Scientific Reports 2017 7:40979 

Cyclin I-like (CCNI2) is a cyclin-dependent kinase 5 (CDK5) activator and is involved in cell cycle regulation

Zhigang Xu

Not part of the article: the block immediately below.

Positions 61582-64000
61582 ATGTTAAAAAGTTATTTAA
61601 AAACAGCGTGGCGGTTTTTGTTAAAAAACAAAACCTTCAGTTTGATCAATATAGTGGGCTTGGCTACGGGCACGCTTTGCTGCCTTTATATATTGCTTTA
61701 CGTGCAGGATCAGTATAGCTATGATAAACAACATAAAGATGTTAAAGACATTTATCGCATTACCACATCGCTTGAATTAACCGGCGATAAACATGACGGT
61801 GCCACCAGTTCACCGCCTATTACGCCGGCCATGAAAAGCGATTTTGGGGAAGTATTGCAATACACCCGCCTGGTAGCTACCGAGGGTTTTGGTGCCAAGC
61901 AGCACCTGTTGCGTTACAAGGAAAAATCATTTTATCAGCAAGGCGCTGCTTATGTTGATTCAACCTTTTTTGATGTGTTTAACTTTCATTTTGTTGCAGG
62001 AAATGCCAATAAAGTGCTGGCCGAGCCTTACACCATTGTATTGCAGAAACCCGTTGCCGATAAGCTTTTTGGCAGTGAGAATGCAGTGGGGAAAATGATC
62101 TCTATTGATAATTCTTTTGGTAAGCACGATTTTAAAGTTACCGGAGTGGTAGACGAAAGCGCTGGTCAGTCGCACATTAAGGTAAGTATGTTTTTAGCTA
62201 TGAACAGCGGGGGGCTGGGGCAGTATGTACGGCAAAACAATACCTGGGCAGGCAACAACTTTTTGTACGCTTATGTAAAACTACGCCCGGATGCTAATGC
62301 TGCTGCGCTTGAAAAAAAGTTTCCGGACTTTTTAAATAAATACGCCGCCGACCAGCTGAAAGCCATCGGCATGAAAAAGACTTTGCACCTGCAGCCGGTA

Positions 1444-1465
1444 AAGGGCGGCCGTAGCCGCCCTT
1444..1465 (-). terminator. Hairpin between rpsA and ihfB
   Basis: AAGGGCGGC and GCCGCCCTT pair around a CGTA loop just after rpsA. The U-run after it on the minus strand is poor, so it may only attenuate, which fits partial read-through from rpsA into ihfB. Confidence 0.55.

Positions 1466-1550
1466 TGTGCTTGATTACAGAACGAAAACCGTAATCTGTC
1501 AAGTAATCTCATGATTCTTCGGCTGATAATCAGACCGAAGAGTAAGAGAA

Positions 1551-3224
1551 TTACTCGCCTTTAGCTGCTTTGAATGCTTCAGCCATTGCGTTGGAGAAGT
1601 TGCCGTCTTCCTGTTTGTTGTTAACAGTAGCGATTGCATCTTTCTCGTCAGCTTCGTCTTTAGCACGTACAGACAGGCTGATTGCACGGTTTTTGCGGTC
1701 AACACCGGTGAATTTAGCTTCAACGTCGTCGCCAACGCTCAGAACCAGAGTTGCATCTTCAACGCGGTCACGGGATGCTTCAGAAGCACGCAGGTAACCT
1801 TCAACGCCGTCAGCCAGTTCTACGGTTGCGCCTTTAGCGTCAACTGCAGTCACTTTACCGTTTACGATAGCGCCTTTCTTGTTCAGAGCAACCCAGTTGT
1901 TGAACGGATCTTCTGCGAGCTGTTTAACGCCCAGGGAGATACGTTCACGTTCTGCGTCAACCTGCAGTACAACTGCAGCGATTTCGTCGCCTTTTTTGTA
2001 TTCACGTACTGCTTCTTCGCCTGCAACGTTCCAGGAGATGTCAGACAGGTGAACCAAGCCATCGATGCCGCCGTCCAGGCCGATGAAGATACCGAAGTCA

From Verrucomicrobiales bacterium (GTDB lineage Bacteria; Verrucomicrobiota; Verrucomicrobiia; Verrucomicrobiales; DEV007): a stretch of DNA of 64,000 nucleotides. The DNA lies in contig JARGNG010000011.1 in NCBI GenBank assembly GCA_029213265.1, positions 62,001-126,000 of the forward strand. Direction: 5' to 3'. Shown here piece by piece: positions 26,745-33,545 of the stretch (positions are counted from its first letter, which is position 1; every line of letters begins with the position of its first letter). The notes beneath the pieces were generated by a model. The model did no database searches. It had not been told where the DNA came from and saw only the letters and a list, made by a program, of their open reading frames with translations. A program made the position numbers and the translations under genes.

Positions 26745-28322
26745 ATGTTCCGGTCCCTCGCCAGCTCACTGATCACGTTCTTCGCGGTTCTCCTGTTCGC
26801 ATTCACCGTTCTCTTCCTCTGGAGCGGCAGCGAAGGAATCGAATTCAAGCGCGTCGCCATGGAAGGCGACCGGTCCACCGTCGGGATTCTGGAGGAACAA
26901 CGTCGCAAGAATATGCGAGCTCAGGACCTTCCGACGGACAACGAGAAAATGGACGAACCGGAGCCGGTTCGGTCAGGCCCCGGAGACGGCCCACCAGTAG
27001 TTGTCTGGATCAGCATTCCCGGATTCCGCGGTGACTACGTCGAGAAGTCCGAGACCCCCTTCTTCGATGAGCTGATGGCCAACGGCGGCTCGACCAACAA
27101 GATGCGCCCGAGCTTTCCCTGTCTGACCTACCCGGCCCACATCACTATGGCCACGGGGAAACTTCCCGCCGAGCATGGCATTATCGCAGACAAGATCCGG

In contrast to conventional cyclin-dependent kinases that are important for mitotic cell division, cyclin-dependent kinase 5 (CDK5) is predominantly activated in post-mitotic cells and is involved in various cellular events. The kinase activity of CDK5 is tightly regulated by specific activators including p35, p39, and cyclin I (CCNI). Here we show that cyclin I-like (CCNI2), a homolog of CCNI, interacts with CDK5 and activates the kinase activity of CDK5. Different from CCNI, which colocalizes with CDK5 in the nuclei in transfected cells, CCNI2 mainly retains CDK5 in the cytoplasm as well as on the cell membrane. Furthermore, although the expression level of CCNI2 mRNA and CCNI2 protein do not change significantly during cell cycle, depletion of CCNI2 with siRNA affects cell cycle progression as well as cell proliferation. In conclusion, our data strongly suggest that CCNI2 is a novel CDK5 activator and is involved in cell cycle regulation.In an effort to identify new CDK5 binding-proteins, we performed yeast two-hybrid screening of a chicken cochlear cDNA library using CDK5 as bait. The identified positive clones encode two proteins, cyclin I (CCNI, GenBank accession number XP_420590) and cyclin I-like (CCNI2, GenBank accession number XP_001234830) (Table 1). CCNI was originally identified based on its similarity to other known cyclins18, and has been shown to bind and activate CDK517. CCNI2 is considered as a homolog of CCNI, although the overall similarity between these two proteins is relatively low except for the cyclin box (Fig. 1A,B). At present, the physiological function of CCNI2 is largely unknown, and the interaction between CCNI2 and CDKs has not been reported.Sequence analysis revealed that CCNI2 is not conserved during evolution. CCNI2 gene is present in human, chicken and zebrafish genomes, but not in mouse and rat genomes. The expression pattern of CCNI2 protein in different chicken tissues was examined by western blot with a polyclonal CCNI2 antibody. The results showed that chicken CCNI2 is highly expressed in neural tissues including cerebrum and cerebellum, and weakly expressed in kidney and cochlea, whereas undetected in liver and heart (Fig. 1C).We then performed co-immunoprecipitation (co-IP) experiment to confirm the interaction between CCNI2 and CDK5. CCNI was also included in this experiment for comparison. The results revealed that Flag-tagged human CDK5 is co-immunoprecipitated with Myc-tagged human CCNI or CCNI2, but not cyclin A1 (CCNA1) (Fig. 2A). Noticeably, our results indicated that the interaction between CDK5 and CCNI2 is stronger than that between CDK5 and CCNI. The interaction was also confirmed by Co-IP when chicken CDK5, CCNI, and CCNI2 were used (Fig. 2B).As an important kinase, CDK5 requires other proteins to activate its kinase activity. Several CDK5 activators have been identified, including p35, p39, and CCNI6,7,11,17. Here we demonstrate that CCNI2 functions as a novel CDK5 activator. CCNI2 physically interacts with CDK5 and activates its kinase activity. Moreover, compared to the previously identified CDK5 activator CCNI, CCNI2 exhibits higher binding affinity with CDK5 and is more potent to activate CDK5.Different from other known CDK5 activators, CCNI2 is not conserved during evolution. CCNI2 gene and CCNI2 protein are missing in many species, including mouse and rat. Although CCNI2 is present in human and chicken, the N-terminus and C-terminus differ significantly among these species. Human CCNI2 has a unique long N-terminal fragment, which is not present in chicken CCNI2 and in CCNI. In addition, unlike chicken CCNI2 and CCNI, human CCNI2 lacks the C-terminal PEST region. Nevertheless, both human and chicken CCNI2 share a conserved cyclin box, which is responsible for binding and activating CDKs. Indeed, our data clearly show that both human and chicken CCNI2 bind and activate CDK5.All animal experiments were approved by the Ethics Committee of Shandong University and were performed in accordance with the relevant guidelines and regulations. The coding sequences of human CDK5 and CCNI, chicken CDK5, CCNI, and CCNI2 were amplified by PCR and cloned into expression vectors pEGFP-C2 or modified pEGFP-C2 (EGFP replaced with Myc or Flag). Human CCNI2 cDNA was obtained from Cyagen Biosciences Inc. Human CCNA1 cDNA was obtained from ViGene Biosciences Inc. Rabbit polyclonal anti-CDK5 antibody (Cat. No. sc-173, 1:1000 diluted) was from Santa Cruz, and rabbit polyclonal anti-CCNI2 antibody (Cat. No. 18822-1-AP, 1:1500 diluted) was from Proteintech. Rabbit monoclonal anti-phospho-CDK5 substrate antibody mix (Cat. No. 9477, 1:1000 diluted) was from Cell Signaling Technology. Rabbit polyclonal anti-ACTIN antibody (Cat. No. P30002, 1:5000 diluted) and mouse monoclonal anti-GFP antibody (Cat. No. M20004, 1:5000 diluted) were from Abmart. Mouse polyclonal anti-GAPDH antibody (Cat. No. MAB374, 1:5000 diluted) was from Millipore. Mouse monoclonal anti-Myc antibody (Cat. No. M4439, 1:5000 diluted) and mouse monoclonal anti-Flag antibody (Cat. No. F1804, 1:5000 diluted) were from Sigma-Aldrich.We thank Dr. Deli Shi for critical reading of the manuscript. This work was supported by grants from the National Basic Research Program of China (2013CB967700 to Z.X.), the National Natural Science Foundation of China (31371355 to Z.X. and 31401007 to Y.W.), the China Postdoctoral Science Foundation (2014M560550 to Y.W.), and the Fundamental Research Funds of Shandong University (2014HW011 to Y.W.). The funders had no role in study design, data collection and analysis, decision to publish, or preparation of the manuscript.Author Contributions Z.X. conceived and designed the experiments; C.L., X.Z., and B.Z. performed the experiments; C.L., Y.W., and Z.X. analyzed the data; C.L. and Z.X. wrote the paper.